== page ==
Guarantee: The SBA doesn’t lend money directly, but guarantees a portion of loans obtained through third-party lenders. This safeguards the lender by guaranteeing that, in the event of default, the SBA will assume responsibility for a specified part of the loan. The advantage for small business owners is that it significantly reduces the risk for the lenders, increasing their propensity to grant a loan.
Guaranty fee: This is a fee that the borrower is required to pay; it can be anywhere between.25% and 3.75% of the loan balance. It can be paid for with the proceeds from the loan.
Liabilities: The payable debts owed by a company, such as loans, salaries, mortgages, and deferred payments, are referred to as liabilities. They are subtracted from the total equity of the business owner.
Loan interest rate: This is a fee that a loan's lender assesses, with the precise amount being a portion of the principle. SBA 7(a) loan interest rates are either fixed or variable (they change over time) (based on a maximum rate determined by the Federal Register). The lender determines the type of interest rate for a loan.
Loan-to-cost ratio (LTC): LTC is calculated by dividing the loan amount by the project's overall cost. Lenders can assess the risk of making an SBA loan for land or real estate using this comparison. The LTC ratio is 75%, for instance, if a lender is ready to finance $750,000 for a building project that will cost the borrower a total of $1 million.
Maturity: A loan's maturity is the predetermined date on which the principle and interest must be repaid. SBA loans come with a range of maturity periods, from a maximum of 25 years for real estate loans to a maximum of 10 years for loans granted for inventory or working capital.
Maximum SBA guaranty: The SBA does not make direct loans to borrowers; instead, it backs loans provided by other lenders. Depending on the SBA 7(a) loan category, there are different maximum SBA guaranty amounts. The SBA will only guarantee up to 85% of loans less than $150,000. The SBA guarantees a maximum of 75% of the loan amount for loans over $150,000. Only 50% of Express loans are backed by SBA guarantees. The SBA will only guarantee up to $3.75 million of a 7(a) loan.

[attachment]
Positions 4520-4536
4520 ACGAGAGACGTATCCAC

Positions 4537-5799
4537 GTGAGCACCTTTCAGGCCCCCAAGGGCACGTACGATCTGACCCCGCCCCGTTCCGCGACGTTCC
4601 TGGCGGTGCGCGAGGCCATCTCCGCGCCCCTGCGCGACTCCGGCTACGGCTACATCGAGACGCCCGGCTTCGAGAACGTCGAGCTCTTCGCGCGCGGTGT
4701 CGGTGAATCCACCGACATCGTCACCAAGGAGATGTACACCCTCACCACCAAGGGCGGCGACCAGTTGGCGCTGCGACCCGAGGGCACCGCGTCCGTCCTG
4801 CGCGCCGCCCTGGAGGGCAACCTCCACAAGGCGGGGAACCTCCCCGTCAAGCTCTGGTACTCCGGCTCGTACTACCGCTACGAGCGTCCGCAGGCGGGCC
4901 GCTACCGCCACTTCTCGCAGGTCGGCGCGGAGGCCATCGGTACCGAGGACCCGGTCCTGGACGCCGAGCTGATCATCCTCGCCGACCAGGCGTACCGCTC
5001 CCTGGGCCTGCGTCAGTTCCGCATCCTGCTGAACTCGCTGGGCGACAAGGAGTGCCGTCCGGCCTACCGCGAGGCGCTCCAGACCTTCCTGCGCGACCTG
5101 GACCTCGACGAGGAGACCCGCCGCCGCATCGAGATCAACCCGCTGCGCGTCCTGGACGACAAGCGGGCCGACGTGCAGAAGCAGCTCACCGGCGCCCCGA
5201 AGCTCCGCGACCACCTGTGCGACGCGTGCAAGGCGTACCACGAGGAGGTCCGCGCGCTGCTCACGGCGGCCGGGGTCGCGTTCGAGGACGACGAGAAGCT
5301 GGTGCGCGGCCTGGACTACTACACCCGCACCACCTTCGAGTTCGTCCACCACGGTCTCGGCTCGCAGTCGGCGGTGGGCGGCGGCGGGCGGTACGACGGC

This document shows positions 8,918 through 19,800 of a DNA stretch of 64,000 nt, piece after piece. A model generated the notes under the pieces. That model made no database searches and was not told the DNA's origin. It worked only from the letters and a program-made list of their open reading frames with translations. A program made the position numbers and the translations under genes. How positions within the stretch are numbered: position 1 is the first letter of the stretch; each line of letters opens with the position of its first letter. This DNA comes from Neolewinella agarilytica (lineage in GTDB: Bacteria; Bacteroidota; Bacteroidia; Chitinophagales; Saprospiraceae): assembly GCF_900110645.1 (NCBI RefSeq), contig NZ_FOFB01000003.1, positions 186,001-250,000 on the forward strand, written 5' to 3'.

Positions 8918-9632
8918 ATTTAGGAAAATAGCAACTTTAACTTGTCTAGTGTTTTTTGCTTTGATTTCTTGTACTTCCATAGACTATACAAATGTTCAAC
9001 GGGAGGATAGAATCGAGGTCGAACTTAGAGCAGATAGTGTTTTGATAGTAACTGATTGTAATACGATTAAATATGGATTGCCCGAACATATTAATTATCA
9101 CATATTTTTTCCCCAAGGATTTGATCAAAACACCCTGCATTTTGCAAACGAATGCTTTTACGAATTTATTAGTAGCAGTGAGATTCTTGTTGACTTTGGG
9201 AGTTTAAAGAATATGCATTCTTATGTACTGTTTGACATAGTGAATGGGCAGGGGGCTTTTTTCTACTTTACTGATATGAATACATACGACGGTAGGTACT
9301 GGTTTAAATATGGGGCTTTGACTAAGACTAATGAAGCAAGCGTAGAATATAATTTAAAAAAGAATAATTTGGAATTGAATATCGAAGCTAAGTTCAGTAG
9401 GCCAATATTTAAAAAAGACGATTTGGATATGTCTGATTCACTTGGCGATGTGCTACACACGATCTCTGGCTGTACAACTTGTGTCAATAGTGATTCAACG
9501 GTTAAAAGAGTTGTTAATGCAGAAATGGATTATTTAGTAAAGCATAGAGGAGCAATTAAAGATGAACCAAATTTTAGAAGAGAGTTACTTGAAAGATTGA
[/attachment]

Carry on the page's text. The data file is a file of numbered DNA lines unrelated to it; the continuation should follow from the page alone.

Owner equity: Owner's equity is the value of the company's assets less any money required to cover liabilities. Borrowers under the SBA 7(a) loan program are required to have a reasonable owner equity before they may apply for a loan for an investment in a for-profit firm. The down payment paid on the company is the most typical type of owner equity, but other assets may also be taken into account.
Pilot 7(a) loan programs: The SBA may decide to run a pilot loan program in various circumstances to promote growth in a particular industry or geographical area. These loans have unique terms and circumstances that are not included in a typical 7(a) loan. They are only available for a limited time, though the loan will probably mature once the pilot program is discontinued.
Preferred Lenders Program (PLP): This is a unique distinction given to lenders who have a solid grasp of SBA lending guidelines and a track record of effective lending. PLP lenders are more appealing to potential borrowers since they can instantly approve borrower applications.
Specialized lender: Not everyone is a good candidate for traditional loans, particularly small business owners who intend to pay back the capital of their loan with profits from their new venture. In these cases, specialized lenders fill in the blanks by providing adaptable funding options that increase the likelihood of receiving a loan. An example of a specialized lender is the SBA.
State-specific requirements: Despite the fact that the SBA is a federal program, some states may have their own rules on the specifics of how the 7(a) loan is used and any insurance that may be necessary with the loan. Before starting the SBA 7(a) application process, it's crucial to research the particular SBA loan regulations for your state.
Veterans Advantage: This SBA 7(a) permanent program intends to promote small companies that are at least 51% owned by veterans, active duty personnel, their spouses, or widows.